“We really need this to work. If it works, and we get the money, we’re on our way to winning this thing.”

Judge Wade White was confident, but understandably apprehensive. For over a decade he had witnessed the decline of his neighborhood fishing hole, arguably once the best bass lake in the country, and time was of the essence.

“Right now, the price to fix this thing is as low as it’s ever going to be.”

By now, some of you recognize the name Wade White. Once a primary advocate in keeping Tennessee River tailrace areas open to fishing, White has turned his attention to a larger problem, posing a threat to nearly every fishery in the central United States: Asian carp.

As Kentucky pro Mark Menendez described, White “is the catalyst; the key person in this area who finally got some money from the federal government dedicated to Kentucky and Barkley Lakes.”

Together with other officials, anglers and celebrities like Menendez, and through his War on Carp Coalition, White is getting his hands dirty in the fight against carp.

Many of you will recall investigating the carp conundrum with me here in previous articles. I feel it’s time for an update for us all. As Menendez put it, “we started at ground zero on this”, as no invasive in history has put up such a fight.

Since we last checked in, Asian carp have, indeed, become a sought-after commercial fish around Kentucky Lake. Ice facilities have been built to help initial processing efforts, as carp are very susceptible to breaking down quickly once harvested, producing a soft, worthless meat.

Current efforts are producing fish for food, construction uses (carp bones are used to produce temperature-tolerant concrete) and even commercial fishing purposes, where the fish are sold as lobster bait.

One big hurdle that continues to exist, however, is cost-effective processing and shipment of the commodity. Some of the biggest potential markets are overseas. “There’s demand,” White stressed, “but they’re so far away.”

In the immediacy, more needs to be done to make carp harvest profitable. In any business, cash is king.

“It’s difficult to pay enough,” White admits. “Right now, the State (of Kentucky) pays a five-cent subsidy. We’re asking for more money from Congress; even individual counties are looking into ways to provide a subsidy.”

Menendez confirms that prices “need to be around 25 cents per pound to make everyone happy.” Current prices range from 13 to 21 cents, depending on the size of the fish.

If larger markets can be opened, with more profit coming from the sale of carp, such should easily increase commercial effort and thus reduce fish numbers. Right now, the progress is slow. “It’s a trickle as far as numbers, but it’s happening; it’s a positive,” Menendez noted.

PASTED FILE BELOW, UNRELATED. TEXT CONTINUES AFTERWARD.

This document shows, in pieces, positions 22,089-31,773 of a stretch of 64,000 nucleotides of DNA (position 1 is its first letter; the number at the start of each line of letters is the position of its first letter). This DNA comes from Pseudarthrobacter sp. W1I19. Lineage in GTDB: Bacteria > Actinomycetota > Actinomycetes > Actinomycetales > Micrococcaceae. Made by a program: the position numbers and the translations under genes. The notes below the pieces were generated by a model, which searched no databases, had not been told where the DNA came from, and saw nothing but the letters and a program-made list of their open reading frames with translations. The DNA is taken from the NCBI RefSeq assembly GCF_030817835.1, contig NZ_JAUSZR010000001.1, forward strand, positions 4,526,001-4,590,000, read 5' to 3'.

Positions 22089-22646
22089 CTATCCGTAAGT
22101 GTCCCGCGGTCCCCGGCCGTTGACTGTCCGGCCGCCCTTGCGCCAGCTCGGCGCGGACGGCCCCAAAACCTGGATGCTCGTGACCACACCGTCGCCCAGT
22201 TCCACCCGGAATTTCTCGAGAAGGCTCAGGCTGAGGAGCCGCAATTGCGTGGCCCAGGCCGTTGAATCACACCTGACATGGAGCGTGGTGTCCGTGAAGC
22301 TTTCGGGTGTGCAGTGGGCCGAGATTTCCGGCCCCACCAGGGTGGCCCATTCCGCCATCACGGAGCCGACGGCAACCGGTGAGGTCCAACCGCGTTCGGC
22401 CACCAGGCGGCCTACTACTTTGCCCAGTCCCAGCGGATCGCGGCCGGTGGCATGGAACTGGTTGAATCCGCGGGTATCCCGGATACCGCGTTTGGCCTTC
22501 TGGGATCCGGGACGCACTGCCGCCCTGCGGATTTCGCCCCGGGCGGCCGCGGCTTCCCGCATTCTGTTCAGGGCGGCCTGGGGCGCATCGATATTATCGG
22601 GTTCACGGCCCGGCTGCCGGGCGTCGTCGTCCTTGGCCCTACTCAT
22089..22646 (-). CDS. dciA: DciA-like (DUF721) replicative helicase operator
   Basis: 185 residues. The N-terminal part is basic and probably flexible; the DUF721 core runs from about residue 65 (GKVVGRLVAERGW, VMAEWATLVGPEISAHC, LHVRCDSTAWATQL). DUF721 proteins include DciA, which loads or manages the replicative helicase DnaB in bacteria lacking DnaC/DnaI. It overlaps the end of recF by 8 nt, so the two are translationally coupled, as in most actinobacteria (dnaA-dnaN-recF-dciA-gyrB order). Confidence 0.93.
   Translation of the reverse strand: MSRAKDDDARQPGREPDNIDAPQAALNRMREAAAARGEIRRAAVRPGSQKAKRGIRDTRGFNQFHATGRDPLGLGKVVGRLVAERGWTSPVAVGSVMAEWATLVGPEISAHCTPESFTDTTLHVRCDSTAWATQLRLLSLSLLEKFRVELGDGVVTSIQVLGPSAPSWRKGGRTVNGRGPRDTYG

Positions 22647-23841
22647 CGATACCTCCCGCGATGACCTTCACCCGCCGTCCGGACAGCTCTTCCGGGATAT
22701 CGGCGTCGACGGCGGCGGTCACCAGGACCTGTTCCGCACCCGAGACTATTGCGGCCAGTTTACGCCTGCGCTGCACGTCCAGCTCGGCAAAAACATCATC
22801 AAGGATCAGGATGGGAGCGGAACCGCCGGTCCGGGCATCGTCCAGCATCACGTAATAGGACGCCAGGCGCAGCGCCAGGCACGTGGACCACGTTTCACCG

Of even greater importance is timing, as we previously alluded. In fact, things may now be lining up for a large-scale carp annihilation.

Beginning this year, the Tennessee River locks at Kentucky Lake are scheduled to close to barges as a new locking system is put in place as part of a maintenance project. Such will temporarily hold up the invaders. “The fish are getting in through the locking of commercial vessels,” Menendez insists. `

In addition, funds have now been allocated to build a series of test barriers – beginning at the dam below Lake Barkley – that would activate each time a commercial barge comes through. The barriers combine bubbles, sound and light to deter carp, but not influence other species.

White confirmed that the Barkley test barrier will be put in place, with results monitored by Fish and Game personnel to determine effectiveness. All fingers are crossed in the meantime, and results don’t have to be stellar to be deemed a victory. “We’re hoping for 70 or 80 percent (limitation of carp),” White admitted.

While new markets are being pursued and carp are more heavily marketed as a food fish, White is quick to point out that there’s no desire for a sustained market in his home lake. “We don’t want to create a market that will last; we want them gone.”

Once carp numbers are thinned throughout the reservoirs, the river systems below each could serve as the primary target to commercial interest. In fact, Menendez stressed that new processing facilities are already considering these areas for future construction.

While carp threats to the Great Lakes steal most of the press and attention in Washington, White maintains his local issue is of utmost importance. “Kentucky and Tennessee have been sort of left out,” he argues, adding that the waterways of the central U.S. are vital to ensure “the carp aren’t pushing forward up north.” In essence, the Tennessee River waterways have turned into the point/source problem for carp all across America, possibly requiring the most attention.

“We hope that the people fighting to keep (carp) out of the Great Lakes will join us and realize that, if we win, they win” White added.

White’s latest ally may be his greatest. Senate Majority Leader Mitch McConnell understands the economic impact of fishing in Kentucky, and the decimation Asian carp could bring to the industry. Working closely with White, McConnell is a driving force behind funding the war on carp.

My interviews confirmed both concern and optimism for the carp issue in Kentucky. Recent government support adds hope. However, White’s initial statement couldn’t be more true.

We really need this thing to work.

(Joe Balog is the often-outspoken owner of Millennium Promotions, Inc., an agency operating in the fishing and hunting industries. A former Bassmaster Open and EverStart Championship winner, he's best known for his big-water innovations and hardcore fishing style. He's a popular seminar speaker, product designer and author, and is considered one of the most influential smallmouth fishermen of modern times.)